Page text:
Dear Brother Bishops of Canada,
This is for me a particular privilege and honour to be among you, as Head of the Ukrainian Greek Catholic Church, the largest of the Eastern Churches in the Catholic communion. Only 20 years ago this was the so-called “Silent” Church of Martyrs, called to witness to Christ in the Soviet Union, both secretly in the catacombs as well as openly in defiance of the atheist communist regime. Our Church today is experiencing a period of resurrection. Fully embracing its identity of being “Orthodox in faith and Catholic in love” we are aware of our role in allowing the Catholic Church to breathe with both its lungs, East and West.
Today we are renewing the life of our Church in a country, which seems torn between old influences and new attempts to integrate with the broader European community. Ukraine is experiencing its own social and economic challenges in a world which has become a very different place over the last five years. However while contemporary society in Ukraine has a great mistrust for government, politicians and civil institutions, the Church, especially our Church, holds great moral authority, and is able to exert considerable influence in the formation of civil society on Christian principles. We are acutely aware of the traps and pitfalls that stand before us. Adapting the image given by the prophet Amos of fleeing from a lion only to encounter a bear (see 5:19), we recognize that for our post-communist society intense secularization processes, which come from the West, are a more subtle real spiritual danger. The majority of Ukrainian citizens do not identify with any of the existing Churches, but have a hunger for God and are open to the missionary work of the Church. In such circumstances the experience of new evangelization, which we are gradually acquiring, may become a precious treasure, which we would hope to share with the entire Catholic Church.
In our efforts to preach the Gospel of Christ and to bear witness to it through a life based on traditional moral values, we cooperate with the Orthodox Churches of Ukraine and, especially in the pastoral context, and make every effort to fulfill our role as mediator between Eastern and Western Christianity. We participate in continuous dialogue and cooperation with the Protestant communities, as well as with representatives of Judaism and Islam through the All-Ukrainian Council of Churches and Religious Organizations.
This year the Canadian House of Commons approved an outstanding declaration acknowledging the heroic virtues of my great predecessor Metropolitan Andriy Sheptytsky who saved hundreds of Jewish children during the Holocaust and Nazi domination in Ukraine. That Council of Churches, represented by their leaders, attended this historical event on April, 2012.
That was a special gift of Canada for the Ukrainian Church world-wide, especially the Ukrainian Catholic Church in Canada which this year is celebrating a centennial anniversary of the arrival to Canada of the first Ukrainian Bishop, Blessed Martyr Nykyta Budka. Just a week ago we held our Synod of Bishops for the first time in Canada which marked this very important Ukrainian Canadian anniversary. 38 Ukrainian Bishops from Canada, USA, Brazil, Argentina, Australia, Western Europe as well as from Ukraine participated in this celebration that our Ukrainian Church has called The Year Of Canada.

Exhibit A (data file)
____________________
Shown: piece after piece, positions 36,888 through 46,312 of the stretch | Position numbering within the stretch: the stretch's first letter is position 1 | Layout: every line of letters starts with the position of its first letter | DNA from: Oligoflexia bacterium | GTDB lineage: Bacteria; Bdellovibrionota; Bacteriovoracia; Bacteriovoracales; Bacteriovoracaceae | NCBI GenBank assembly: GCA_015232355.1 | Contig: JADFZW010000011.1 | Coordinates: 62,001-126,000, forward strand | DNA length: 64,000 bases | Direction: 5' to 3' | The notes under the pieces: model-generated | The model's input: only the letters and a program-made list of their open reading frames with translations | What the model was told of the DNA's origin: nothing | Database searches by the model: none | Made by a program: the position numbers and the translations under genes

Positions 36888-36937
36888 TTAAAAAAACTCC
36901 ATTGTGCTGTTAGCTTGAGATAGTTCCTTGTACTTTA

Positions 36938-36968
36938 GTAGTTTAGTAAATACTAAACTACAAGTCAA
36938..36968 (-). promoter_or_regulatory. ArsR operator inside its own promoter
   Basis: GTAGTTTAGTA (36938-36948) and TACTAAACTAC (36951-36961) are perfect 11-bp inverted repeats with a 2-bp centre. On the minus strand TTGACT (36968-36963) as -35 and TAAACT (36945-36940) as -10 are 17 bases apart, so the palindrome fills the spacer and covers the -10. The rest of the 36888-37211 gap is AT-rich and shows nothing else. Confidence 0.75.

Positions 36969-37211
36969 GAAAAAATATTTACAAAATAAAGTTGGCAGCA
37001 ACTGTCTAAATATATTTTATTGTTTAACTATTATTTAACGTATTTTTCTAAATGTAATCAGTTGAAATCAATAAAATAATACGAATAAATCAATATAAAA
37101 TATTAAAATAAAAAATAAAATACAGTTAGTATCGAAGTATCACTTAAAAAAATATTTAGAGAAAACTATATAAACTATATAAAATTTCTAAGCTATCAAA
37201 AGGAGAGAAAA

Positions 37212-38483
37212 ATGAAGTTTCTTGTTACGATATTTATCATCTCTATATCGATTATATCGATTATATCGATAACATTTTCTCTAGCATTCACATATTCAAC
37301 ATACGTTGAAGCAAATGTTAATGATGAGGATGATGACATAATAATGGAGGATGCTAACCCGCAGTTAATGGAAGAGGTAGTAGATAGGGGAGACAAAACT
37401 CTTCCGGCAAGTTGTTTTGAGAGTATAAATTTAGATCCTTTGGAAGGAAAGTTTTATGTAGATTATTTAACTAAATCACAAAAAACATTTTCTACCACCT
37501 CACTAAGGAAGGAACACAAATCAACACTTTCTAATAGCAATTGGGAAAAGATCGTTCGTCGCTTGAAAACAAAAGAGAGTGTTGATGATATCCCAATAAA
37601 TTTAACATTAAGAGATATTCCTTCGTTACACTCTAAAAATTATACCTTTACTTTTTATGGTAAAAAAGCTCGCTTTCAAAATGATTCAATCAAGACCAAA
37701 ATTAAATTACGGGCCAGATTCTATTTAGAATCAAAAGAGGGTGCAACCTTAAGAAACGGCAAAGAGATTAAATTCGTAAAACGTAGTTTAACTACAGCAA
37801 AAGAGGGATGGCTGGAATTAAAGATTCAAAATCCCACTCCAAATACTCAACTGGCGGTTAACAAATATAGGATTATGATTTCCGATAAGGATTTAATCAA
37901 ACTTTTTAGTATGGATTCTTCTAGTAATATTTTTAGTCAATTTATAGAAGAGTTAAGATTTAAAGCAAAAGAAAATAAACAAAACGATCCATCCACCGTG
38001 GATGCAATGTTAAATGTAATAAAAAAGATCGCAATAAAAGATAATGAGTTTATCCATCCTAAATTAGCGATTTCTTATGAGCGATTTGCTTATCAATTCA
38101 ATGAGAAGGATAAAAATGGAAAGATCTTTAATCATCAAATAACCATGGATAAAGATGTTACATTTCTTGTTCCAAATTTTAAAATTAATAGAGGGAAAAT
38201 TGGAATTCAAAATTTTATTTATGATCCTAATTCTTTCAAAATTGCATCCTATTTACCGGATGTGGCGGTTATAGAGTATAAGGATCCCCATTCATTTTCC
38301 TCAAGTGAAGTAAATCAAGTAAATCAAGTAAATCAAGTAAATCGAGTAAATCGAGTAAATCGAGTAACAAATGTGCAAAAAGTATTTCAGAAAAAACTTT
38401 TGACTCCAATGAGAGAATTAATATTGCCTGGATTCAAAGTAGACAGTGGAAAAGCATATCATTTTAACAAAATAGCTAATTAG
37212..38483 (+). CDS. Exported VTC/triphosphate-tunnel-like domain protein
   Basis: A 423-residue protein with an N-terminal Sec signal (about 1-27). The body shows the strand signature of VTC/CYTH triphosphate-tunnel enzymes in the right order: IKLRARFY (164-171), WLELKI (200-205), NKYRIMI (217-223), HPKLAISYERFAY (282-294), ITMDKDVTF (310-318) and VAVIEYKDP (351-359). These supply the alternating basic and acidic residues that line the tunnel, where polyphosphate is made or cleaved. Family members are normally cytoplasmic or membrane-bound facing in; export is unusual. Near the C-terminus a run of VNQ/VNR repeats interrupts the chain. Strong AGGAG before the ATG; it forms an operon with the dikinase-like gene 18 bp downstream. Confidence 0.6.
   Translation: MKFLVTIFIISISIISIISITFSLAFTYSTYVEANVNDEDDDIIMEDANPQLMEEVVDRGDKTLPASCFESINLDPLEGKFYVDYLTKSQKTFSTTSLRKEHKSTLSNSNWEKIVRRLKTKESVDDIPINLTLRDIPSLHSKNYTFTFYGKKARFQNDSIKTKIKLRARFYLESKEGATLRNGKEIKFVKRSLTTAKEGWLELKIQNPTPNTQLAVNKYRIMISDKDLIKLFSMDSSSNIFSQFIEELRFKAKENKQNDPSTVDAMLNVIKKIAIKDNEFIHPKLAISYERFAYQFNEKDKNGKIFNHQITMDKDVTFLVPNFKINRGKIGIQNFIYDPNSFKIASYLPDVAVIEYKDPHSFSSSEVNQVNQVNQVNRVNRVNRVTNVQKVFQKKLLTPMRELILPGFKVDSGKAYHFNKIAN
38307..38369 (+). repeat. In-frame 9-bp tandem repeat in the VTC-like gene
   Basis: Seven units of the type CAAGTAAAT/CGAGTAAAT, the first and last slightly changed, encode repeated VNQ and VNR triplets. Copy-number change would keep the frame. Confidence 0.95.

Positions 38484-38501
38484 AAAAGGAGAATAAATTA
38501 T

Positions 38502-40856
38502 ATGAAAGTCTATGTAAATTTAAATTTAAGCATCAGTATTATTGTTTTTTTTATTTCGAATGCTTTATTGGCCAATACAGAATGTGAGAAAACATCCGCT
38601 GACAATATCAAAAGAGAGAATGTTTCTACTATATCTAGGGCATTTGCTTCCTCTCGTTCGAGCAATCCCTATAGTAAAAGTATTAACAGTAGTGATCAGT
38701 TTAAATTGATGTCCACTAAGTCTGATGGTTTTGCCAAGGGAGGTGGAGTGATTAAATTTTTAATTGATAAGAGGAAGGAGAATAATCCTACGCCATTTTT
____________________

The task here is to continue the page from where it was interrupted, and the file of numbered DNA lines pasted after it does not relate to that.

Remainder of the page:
I would like to take this opportunity to express to the Conference of Canadian Catholic Bishops my sincere gratitude for your fraternal spirit of cooperation. My brother Bishops here in Canada speak highly of this body and greatly appreciate the support and understanding our Church receives throughout Canada.
This is not the case in other parts of the world. Today there are tens of thousands of migrant workers from Ukraine in several European countries. That is why it is so important for us to share in your Canadian experience world-wide, testifying that the presence of the Eastern Churches, with their traditions and structures, is not a threat but a richness of the Catholic community which is unity in diversity.
On my part, I pray to our Lord for your every success in meeting the challenges of the Church in this country. The current economic crisis is merely the symptom of a much deeper spiritual and cultural crisis. As Western society rejects old moral structures and values, it finds that its moral GPS has no fixed and stationary points of reference. And that is where we, as Church, must find new courage to convey to contemporary society the Truth of the Gospel, as an anchor and compass. We live in societies where virtue and goodness are frequently a veneer for religious intolerance, personal gratification and moral decay. Secularism would like us to be closed in a little box of Sunday worship. Separation of Church and State has become separation of faith values from society, yet our mission is to preach the Word of God to all, and to be a constant sign of God’s loving presence through social ministry. Let us not be afraid of the totalitarianism of political correctness and speak the truth regardless of whom we might offend, whether it is on same-sex marriage or on the genocide of abortion. So many martyrs and confessors have suffered for the faith in the last century. Let their example and witness be an inspiration for all of us.
Your Grace, Archbishop Richard, and Brother Bishops of the Church in Canada, again thank you for this opportunity to bring you greetings!
Que le Christ, notre Seigneur, notre force et notre espoir, fais descendre sur nous, encore et encore son Esprit-Saint, afin que nous soyons dignes à proclamer son évangile avec confiance et conviction, en tout lieu où nous soyons appelés à Le servir.